Motorcycle: Twins - 45-Inch Twin, 1929 - 1951
Date: Sunday, October 31 @ 22:59:10 UTC
Topic: Motorcycle, Motorcycles, Motor Cycle
45-Inch Twin, 1929 - 1951
One of the most enduring motorcycles in Harley-Davidson's history was announced in October 1927, hitting the road just over 12 months later. The Model D, as it was first styled, was the first of a new generation of side-valve "flathead" V-twins — far cheaper to create than the relatively complex F-head engines. Not much more than a pair of 21-inch "Ricardo" singles on a common bottom-end, it featured three-speed transmission and a spindly frame almost identical to the little single's.
If the beginnings were lacklustre, improvements came fast. Within a year, the "45" benefited from a sturdy new frame with lower saddle but increased ground clearance. It was now available in four guises: D (low compression solo), DS (sidecar), DL (high compression Sport Solo) and DLD Special Sport Solo. Two years later, it emerged from a comprehensive redesign as the Model R. This included aluminium pistons in place of Dow metal (with magnesium offered as a special option from 1933), new crankcases with improved oiling and a sturdier frame.
In 1933, of course, the Depression was at its deepest. A sign of these cash-strapped times was that this much-improved machine now cost just $280 - $10 less than the Model D had at its introduction. After a further steady regime of continuous improvement, the "45" was transformed once again to become the Model W in 1937. Although the most obvious difference was the adoption of styling from the Knucklehead released the previous year, there were numerous engine improvements as well, with its troublesome crankcase oiling and breathing system getting the lion's share of attention.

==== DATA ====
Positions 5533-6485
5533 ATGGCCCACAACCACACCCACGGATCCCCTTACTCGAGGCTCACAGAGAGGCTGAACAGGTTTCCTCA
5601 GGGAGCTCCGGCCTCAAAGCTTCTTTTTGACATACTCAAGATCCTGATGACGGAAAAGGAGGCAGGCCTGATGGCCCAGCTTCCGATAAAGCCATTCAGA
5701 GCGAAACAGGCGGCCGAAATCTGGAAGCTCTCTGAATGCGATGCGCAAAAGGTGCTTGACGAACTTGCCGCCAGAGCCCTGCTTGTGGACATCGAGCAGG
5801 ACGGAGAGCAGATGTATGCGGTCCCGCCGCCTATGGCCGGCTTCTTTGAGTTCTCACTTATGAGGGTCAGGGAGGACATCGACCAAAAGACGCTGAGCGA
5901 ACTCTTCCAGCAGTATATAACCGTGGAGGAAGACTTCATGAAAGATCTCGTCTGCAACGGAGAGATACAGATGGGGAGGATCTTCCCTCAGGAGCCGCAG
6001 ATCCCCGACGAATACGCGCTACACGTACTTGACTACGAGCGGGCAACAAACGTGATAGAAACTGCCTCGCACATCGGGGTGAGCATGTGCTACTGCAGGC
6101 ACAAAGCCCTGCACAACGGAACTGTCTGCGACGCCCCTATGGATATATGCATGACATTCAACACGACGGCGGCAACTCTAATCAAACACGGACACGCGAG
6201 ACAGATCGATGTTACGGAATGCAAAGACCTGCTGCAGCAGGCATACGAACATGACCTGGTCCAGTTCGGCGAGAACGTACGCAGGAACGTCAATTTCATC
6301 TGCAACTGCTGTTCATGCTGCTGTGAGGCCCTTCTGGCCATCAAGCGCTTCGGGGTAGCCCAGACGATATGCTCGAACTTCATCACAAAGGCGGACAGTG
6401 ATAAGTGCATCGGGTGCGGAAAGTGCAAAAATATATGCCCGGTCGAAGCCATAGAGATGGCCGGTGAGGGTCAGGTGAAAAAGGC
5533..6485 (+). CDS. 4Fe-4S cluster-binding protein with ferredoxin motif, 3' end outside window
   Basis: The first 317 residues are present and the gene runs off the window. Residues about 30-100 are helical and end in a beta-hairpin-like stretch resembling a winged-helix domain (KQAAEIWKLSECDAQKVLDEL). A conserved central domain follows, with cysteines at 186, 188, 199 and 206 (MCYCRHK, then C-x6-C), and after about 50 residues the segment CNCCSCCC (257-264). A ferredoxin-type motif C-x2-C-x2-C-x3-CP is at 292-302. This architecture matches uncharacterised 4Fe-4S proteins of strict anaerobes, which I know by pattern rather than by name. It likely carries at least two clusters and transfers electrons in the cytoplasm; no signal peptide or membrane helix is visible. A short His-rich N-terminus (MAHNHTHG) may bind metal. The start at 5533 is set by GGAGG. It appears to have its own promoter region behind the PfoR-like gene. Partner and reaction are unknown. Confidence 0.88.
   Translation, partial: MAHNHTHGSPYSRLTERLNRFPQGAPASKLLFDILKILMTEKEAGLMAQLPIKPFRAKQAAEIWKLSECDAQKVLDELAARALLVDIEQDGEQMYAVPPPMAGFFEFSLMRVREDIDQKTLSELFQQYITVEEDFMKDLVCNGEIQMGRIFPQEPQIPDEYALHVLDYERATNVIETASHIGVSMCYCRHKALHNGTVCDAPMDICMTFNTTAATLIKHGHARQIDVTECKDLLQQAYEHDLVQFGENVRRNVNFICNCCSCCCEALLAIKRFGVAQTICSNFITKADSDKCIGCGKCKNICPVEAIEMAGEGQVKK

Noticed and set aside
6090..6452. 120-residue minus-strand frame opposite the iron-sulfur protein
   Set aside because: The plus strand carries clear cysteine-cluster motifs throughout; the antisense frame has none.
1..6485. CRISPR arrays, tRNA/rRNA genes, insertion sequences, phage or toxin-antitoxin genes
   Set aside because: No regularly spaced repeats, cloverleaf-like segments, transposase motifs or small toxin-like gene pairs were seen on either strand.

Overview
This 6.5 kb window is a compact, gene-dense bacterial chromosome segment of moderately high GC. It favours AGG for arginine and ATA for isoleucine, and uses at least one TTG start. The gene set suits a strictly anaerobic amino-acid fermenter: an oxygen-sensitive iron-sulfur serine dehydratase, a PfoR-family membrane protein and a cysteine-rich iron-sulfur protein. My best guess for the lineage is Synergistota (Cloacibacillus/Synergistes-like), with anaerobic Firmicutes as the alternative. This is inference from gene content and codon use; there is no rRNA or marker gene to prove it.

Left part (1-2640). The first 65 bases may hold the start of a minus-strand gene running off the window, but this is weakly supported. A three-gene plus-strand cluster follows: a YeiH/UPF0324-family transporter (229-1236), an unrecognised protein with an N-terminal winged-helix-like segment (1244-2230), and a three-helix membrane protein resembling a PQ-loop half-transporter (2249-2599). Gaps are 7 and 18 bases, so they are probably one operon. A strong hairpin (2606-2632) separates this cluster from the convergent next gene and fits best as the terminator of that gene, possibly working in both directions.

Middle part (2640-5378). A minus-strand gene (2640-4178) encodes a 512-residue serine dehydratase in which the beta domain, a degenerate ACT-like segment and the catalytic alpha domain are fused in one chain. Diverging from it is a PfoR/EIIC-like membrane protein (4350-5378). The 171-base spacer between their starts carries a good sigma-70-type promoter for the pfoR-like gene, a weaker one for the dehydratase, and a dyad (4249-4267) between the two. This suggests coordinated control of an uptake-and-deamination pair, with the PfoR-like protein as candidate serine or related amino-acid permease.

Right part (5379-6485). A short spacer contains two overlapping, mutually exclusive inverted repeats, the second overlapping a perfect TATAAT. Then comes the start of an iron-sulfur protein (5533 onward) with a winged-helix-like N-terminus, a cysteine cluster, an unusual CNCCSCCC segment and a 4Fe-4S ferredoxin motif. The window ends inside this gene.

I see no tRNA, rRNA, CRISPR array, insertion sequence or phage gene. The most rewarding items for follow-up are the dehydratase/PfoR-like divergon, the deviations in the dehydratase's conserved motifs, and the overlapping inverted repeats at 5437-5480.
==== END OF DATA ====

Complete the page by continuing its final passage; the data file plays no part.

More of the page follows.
The range now comprised not only standard (W), sidecar (WS), Sport (WL) and Special Sport (WLD) models, but also the WLDR Competition Sport Special, a mean-looking stripped-down racer - though by 1941, the WLDR machine was a "Special Sport" roadster, the racer being known by a simple "WR". Four-speed transmission, adopted from the bigger twins, appeared in 1938 and by 1940 the WLA Army version was on the books. By now, the WLD and WLDR versions carried light alloy cylinder heads with more fin area and a larger carburettor, improvements that would not reach the base models for another five years.
Indeed, the engine would receive almost no more significant changes during the WLs final decade — a far cry from the 1930s when anything from 15 to 30 modifications were made each year. Instead, Harley-Davidson directed its efforts into its overhead-valve models, confining the "45" mainly to cosmetic revisions, partly inspired by the Hydra-Glide. Civilian production of "45"s ceased after 1951, although some military versions were produced later, and the same side-valve engine would continue to power the Servi-Car into the 1970s. The WL is — and was for most of its life — a crude, heavy machine better suited to the American Prairies or war-torn battlefields than any road with bends. By the time it went out of production, it was a motorcycling dinosaur. Though it was slow, outdated and *****bersome, it was also strong as an ox and almost indestructible: this model had proved itself to be a tough old Hog that for more than two decades had dependably delivered the bacon for Harley-Davidson.
This article comes from Free Vin Check, Get Vehicle History Report, Free Car History, Used Car History, Auto History, Free Vehicle History, VIN Number Check, Car History, Lemon, Check
The URL for this story is: